Missouri agriculture industry fearful of Trump tariffs
JEFFERSON CITY - Missouri exporters and importers, particularly in the agriculture industry, are steeling themselves for an economic hit. That comes as several nations are threatening to retaliate with tariffs after President Donald Trump announced tariff increases on imported steel and aluminum last week.
Trump's proposed tariff changes include a 25 percent hike for foreign steel and a 10 percent increase on aluminum imports. The White House said it plans to enact the tariffs on Thursday.
The president appears to be using these tariffs as a bargaining chip in the continuing renegotiation of the North American Free Trade Agreement (NAFTA). On Monday, Trump tweeted: "Tariffs on Steel and Aluminum will only come off if new & fair NAFTA agreement is signed."
But after facing significant pushback and the threat of retaliation, the president has changed his tune. The White House announced Wednesday that there will be a temporary exemption for steel and aluminum imports from Canada and Mexico.
Although steel and aluminum are at the center of the tariff debate, Missouri agriculture leaders said it's corn, soybeans and agricultural commodities that could face serious ripple effects in the form of retaliatory tariffs and increased equipment costs.
Eric Bohl, director of public affairs for Missouri Farm Bureau, said agriculture is Missouri's number one industry, and the state's farmers rely heavily on exports under NAFTA.
"If Canada and Mexico aren't buying our corn and soybeans, we have to find another place to send it," Bohl said. "And there just aren't that many countries that are out there begging for more product right now."
In 2016, Missouri exported $2.2 billion worth of agricultural goods. Sixty-four percent of that total went to Mexico and Canada.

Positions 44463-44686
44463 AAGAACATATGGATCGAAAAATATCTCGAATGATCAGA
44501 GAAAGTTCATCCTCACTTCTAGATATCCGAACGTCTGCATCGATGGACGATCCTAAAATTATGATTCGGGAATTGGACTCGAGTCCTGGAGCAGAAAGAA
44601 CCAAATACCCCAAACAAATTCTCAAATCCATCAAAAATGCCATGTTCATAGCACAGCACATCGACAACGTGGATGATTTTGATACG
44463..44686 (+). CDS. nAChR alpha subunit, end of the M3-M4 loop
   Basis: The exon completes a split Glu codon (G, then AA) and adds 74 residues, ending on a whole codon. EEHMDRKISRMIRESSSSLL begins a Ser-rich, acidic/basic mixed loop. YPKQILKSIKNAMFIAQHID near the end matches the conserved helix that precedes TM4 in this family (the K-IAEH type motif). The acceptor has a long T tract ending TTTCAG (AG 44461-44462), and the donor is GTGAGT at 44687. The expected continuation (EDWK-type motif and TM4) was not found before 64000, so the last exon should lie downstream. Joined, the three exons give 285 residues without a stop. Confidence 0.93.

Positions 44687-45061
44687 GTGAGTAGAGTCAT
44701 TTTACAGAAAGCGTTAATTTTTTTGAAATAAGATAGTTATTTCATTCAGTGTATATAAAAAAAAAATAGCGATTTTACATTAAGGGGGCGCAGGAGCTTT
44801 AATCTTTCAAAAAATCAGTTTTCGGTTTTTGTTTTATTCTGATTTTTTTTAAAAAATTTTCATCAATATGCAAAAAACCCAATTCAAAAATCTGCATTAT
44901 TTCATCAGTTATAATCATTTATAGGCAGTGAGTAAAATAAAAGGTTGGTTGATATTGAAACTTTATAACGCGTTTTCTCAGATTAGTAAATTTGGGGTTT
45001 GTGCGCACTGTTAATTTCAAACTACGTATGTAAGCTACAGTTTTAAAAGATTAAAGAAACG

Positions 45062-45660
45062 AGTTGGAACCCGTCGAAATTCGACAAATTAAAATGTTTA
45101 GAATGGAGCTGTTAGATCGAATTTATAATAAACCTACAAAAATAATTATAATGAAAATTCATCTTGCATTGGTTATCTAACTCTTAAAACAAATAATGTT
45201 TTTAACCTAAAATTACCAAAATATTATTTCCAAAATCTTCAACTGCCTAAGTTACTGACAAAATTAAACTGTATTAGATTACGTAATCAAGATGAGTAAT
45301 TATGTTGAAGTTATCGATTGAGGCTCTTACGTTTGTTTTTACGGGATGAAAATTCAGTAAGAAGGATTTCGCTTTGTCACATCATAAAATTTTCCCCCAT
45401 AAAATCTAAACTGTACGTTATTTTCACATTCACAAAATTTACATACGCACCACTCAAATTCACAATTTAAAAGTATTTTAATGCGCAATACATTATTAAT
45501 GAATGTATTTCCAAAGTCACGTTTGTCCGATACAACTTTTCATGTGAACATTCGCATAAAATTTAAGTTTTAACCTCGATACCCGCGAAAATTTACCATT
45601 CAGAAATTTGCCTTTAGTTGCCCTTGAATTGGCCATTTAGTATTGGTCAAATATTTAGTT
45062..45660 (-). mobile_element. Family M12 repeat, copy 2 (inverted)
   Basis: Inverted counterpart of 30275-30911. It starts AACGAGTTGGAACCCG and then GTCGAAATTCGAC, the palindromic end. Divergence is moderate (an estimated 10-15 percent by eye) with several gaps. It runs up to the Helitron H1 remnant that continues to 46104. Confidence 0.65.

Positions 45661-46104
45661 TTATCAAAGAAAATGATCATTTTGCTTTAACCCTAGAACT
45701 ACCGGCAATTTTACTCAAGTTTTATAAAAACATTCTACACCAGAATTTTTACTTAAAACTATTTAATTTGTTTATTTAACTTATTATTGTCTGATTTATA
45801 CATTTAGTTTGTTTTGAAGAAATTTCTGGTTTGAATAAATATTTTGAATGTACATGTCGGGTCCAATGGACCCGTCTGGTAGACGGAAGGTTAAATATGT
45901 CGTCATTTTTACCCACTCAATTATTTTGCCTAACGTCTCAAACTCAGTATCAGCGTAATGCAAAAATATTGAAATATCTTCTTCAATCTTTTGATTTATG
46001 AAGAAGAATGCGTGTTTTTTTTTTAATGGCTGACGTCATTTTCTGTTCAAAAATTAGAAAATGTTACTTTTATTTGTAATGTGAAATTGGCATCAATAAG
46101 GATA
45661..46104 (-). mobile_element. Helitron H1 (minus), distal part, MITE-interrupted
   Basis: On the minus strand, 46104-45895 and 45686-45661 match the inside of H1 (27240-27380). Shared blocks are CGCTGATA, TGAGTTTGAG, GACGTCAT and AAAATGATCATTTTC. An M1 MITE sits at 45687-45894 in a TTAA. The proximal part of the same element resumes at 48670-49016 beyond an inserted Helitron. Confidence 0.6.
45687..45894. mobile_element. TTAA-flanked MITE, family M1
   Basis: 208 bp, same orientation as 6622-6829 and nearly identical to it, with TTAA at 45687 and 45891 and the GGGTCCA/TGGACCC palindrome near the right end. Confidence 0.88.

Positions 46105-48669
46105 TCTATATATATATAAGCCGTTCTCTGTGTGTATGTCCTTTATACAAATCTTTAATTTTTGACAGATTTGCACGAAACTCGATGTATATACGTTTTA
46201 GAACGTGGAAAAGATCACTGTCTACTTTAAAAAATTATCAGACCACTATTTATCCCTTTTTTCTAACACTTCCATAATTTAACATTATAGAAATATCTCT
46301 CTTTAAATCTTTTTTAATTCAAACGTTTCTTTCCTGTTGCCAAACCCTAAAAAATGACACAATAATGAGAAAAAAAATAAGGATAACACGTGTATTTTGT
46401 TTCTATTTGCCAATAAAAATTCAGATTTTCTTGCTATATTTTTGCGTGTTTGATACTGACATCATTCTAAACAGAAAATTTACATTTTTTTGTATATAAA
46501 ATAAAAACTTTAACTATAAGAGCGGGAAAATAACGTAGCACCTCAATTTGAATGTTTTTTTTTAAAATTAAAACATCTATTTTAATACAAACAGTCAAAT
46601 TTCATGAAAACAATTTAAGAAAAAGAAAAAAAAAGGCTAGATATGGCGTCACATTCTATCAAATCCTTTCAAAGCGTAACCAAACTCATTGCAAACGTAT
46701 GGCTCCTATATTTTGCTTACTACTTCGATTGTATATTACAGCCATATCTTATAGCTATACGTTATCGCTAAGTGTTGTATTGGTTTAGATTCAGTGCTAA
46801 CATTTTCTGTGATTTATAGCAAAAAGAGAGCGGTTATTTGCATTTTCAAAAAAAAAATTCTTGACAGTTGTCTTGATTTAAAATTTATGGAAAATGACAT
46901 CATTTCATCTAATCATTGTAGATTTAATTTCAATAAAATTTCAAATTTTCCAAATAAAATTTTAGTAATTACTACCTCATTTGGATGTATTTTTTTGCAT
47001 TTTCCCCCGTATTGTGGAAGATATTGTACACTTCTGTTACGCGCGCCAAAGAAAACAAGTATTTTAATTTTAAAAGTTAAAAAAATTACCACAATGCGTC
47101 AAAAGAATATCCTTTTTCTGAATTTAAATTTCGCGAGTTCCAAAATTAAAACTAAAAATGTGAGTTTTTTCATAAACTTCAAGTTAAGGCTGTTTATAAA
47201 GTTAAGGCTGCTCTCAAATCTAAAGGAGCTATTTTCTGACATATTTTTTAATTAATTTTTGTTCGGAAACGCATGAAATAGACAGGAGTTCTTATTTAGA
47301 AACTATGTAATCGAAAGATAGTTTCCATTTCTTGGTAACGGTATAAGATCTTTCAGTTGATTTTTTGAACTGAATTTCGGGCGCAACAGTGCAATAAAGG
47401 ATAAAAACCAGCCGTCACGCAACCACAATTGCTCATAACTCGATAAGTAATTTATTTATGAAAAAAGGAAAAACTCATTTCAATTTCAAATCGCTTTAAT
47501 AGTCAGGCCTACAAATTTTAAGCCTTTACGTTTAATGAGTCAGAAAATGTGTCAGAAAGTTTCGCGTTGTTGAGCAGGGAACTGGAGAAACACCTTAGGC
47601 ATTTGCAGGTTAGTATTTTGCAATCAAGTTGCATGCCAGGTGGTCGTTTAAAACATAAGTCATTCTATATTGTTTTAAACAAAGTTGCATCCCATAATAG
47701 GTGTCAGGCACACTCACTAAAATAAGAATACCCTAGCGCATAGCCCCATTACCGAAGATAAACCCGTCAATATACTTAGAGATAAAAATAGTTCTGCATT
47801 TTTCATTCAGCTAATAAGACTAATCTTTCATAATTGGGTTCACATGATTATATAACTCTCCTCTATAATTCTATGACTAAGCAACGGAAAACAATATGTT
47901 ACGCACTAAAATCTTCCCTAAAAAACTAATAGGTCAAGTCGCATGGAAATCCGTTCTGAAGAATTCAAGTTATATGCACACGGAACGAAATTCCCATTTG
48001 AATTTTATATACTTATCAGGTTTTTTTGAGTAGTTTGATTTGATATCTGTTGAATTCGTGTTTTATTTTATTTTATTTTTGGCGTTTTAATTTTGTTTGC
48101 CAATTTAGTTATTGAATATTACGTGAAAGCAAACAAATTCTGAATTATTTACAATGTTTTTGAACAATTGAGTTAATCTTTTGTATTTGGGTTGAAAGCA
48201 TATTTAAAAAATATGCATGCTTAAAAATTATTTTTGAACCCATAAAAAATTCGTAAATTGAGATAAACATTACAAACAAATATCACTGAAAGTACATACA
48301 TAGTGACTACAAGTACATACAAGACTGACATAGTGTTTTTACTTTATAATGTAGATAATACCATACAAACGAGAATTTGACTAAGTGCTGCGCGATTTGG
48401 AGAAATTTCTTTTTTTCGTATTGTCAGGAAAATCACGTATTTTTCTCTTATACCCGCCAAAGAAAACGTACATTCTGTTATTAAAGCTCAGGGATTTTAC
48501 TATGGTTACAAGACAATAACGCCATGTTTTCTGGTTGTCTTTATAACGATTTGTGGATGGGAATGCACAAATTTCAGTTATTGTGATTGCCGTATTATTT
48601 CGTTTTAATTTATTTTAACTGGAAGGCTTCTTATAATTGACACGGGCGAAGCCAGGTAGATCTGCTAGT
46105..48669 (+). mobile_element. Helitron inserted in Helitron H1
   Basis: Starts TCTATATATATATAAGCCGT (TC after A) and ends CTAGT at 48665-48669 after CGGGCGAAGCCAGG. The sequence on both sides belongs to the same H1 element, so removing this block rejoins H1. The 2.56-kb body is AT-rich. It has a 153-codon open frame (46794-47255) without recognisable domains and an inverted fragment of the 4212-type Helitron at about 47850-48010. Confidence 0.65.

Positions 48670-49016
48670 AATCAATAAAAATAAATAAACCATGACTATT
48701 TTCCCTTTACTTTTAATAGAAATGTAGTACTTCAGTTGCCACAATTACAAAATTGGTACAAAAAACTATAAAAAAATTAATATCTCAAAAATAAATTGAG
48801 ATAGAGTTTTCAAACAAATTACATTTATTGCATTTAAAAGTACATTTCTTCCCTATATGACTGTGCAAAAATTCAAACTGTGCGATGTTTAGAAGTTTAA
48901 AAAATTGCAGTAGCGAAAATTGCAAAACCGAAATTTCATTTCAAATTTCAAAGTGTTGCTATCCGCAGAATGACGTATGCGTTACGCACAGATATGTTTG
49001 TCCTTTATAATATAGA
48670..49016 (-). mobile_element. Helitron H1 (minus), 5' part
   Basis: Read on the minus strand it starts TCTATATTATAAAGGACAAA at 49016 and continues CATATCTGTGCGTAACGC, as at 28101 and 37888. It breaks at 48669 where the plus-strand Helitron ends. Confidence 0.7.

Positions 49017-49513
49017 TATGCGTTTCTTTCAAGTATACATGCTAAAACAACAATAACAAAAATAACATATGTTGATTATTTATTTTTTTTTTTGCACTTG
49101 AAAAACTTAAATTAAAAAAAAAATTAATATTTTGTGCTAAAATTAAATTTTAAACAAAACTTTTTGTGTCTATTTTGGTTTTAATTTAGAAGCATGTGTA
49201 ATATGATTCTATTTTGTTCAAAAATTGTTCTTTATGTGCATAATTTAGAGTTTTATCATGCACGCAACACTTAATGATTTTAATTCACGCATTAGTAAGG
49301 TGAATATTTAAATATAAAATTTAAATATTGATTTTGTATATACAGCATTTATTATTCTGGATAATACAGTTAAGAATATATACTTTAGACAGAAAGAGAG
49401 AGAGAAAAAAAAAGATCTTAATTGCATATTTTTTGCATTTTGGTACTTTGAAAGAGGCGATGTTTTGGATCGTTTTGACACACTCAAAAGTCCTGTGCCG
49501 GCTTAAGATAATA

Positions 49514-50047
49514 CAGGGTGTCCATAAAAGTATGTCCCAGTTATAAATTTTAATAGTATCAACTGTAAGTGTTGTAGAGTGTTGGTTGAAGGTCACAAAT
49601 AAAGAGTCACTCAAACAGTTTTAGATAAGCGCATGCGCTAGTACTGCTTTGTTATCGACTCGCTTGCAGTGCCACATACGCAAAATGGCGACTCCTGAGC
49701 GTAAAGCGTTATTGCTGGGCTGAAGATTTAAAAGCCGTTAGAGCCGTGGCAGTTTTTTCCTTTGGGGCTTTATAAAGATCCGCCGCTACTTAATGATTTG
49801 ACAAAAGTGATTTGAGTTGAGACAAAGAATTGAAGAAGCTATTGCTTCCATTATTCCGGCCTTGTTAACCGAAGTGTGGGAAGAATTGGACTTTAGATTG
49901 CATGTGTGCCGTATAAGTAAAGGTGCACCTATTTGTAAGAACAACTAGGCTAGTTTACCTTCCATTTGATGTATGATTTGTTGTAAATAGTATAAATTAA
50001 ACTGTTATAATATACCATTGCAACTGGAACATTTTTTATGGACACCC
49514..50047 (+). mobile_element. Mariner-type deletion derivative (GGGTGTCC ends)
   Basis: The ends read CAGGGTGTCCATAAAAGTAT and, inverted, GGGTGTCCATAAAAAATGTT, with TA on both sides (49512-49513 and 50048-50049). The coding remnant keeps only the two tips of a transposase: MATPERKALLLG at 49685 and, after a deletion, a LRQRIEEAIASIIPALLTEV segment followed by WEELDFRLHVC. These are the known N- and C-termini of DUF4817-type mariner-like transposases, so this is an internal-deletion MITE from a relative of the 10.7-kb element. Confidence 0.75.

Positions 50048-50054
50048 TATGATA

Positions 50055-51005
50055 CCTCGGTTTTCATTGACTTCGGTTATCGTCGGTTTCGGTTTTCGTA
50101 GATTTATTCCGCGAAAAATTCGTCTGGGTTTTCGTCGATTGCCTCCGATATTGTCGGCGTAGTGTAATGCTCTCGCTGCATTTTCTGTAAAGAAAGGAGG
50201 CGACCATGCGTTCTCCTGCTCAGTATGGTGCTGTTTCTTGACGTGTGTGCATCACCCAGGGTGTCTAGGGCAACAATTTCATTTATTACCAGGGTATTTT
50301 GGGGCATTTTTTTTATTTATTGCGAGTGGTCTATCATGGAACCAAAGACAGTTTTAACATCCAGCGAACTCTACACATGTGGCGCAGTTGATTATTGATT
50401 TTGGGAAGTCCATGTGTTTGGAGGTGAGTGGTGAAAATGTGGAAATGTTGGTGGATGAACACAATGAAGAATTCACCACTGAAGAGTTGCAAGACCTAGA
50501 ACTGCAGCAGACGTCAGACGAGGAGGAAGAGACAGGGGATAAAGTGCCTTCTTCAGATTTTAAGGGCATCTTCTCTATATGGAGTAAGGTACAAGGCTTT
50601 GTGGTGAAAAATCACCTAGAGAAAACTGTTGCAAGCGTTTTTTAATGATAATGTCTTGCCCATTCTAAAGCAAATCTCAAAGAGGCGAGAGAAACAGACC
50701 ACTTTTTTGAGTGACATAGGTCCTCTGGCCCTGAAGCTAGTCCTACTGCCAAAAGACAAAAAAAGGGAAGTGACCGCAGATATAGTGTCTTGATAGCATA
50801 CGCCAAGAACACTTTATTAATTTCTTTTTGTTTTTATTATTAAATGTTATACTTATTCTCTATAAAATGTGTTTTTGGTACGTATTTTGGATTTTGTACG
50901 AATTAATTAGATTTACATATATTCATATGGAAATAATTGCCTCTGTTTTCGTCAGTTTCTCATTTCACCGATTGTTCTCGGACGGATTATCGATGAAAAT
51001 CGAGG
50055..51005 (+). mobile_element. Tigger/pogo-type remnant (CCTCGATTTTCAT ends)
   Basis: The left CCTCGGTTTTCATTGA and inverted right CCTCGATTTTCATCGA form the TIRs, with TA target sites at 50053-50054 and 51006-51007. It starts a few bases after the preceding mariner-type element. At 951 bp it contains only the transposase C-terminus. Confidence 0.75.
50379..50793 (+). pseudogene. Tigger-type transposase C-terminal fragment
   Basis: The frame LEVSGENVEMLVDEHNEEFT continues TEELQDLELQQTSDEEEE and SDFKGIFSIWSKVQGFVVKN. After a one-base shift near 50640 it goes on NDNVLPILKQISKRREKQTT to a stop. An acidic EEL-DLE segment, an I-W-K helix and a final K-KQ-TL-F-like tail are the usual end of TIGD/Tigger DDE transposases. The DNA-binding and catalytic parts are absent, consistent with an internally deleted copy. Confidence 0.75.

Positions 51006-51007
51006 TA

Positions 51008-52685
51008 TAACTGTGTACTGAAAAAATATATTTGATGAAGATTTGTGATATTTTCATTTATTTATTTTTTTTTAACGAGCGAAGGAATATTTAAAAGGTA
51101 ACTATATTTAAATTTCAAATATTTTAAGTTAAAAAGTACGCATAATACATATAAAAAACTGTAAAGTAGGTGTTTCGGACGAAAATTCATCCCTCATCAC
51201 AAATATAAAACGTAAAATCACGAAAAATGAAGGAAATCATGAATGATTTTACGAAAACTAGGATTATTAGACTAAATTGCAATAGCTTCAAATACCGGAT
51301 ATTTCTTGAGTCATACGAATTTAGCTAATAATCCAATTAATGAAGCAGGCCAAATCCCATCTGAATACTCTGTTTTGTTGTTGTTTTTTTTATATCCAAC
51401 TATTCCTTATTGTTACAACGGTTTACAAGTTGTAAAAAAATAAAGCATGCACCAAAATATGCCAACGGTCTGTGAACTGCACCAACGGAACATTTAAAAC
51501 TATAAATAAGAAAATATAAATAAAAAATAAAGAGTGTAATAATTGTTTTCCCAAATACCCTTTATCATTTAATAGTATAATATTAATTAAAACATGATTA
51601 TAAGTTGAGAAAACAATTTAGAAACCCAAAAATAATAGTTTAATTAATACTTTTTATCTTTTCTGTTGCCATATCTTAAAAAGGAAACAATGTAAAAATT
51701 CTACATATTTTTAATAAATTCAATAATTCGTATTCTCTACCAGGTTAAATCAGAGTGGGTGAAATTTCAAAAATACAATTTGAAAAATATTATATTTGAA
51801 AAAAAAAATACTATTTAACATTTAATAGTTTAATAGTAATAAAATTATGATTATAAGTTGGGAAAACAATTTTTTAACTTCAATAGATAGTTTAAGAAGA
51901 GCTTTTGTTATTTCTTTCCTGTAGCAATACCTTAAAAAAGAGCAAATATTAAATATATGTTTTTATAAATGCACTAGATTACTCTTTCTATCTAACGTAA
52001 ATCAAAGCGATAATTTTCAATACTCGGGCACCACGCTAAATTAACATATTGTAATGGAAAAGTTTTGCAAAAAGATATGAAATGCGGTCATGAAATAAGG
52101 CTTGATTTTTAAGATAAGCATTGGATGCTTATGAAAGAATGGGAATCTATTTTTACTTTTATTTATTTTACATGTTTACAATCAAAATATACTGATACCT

The European Union is now threatening retaliatory tariffs on a number of American goods, ranging from steel to agricultural products.
"With the ag economy being the number one export sector in America, we would be the first ones hurt," Bohl said. "Missouri's farmers and ranchers would feel the impact of any retaliatory tariffs before nearly any other sector would."
During his 2016 campaign, the president promised to revitalize America's blue-collar manufacturing sector. Trump's tariffs aim to do that by putting pressure on trade partners like China that are suspected of distorting markets through subsidies and dumping too much of a commodity on the market, thus lowering the price. But some industries, including agriculture, Bohl said, feel that the tariffs would create a larger problem than they would solve.
The NAFTA renegotiation, which was originally supposed to conclude by March 31, will now extend at least past April, when the next round of negotiations will be held in Washington.
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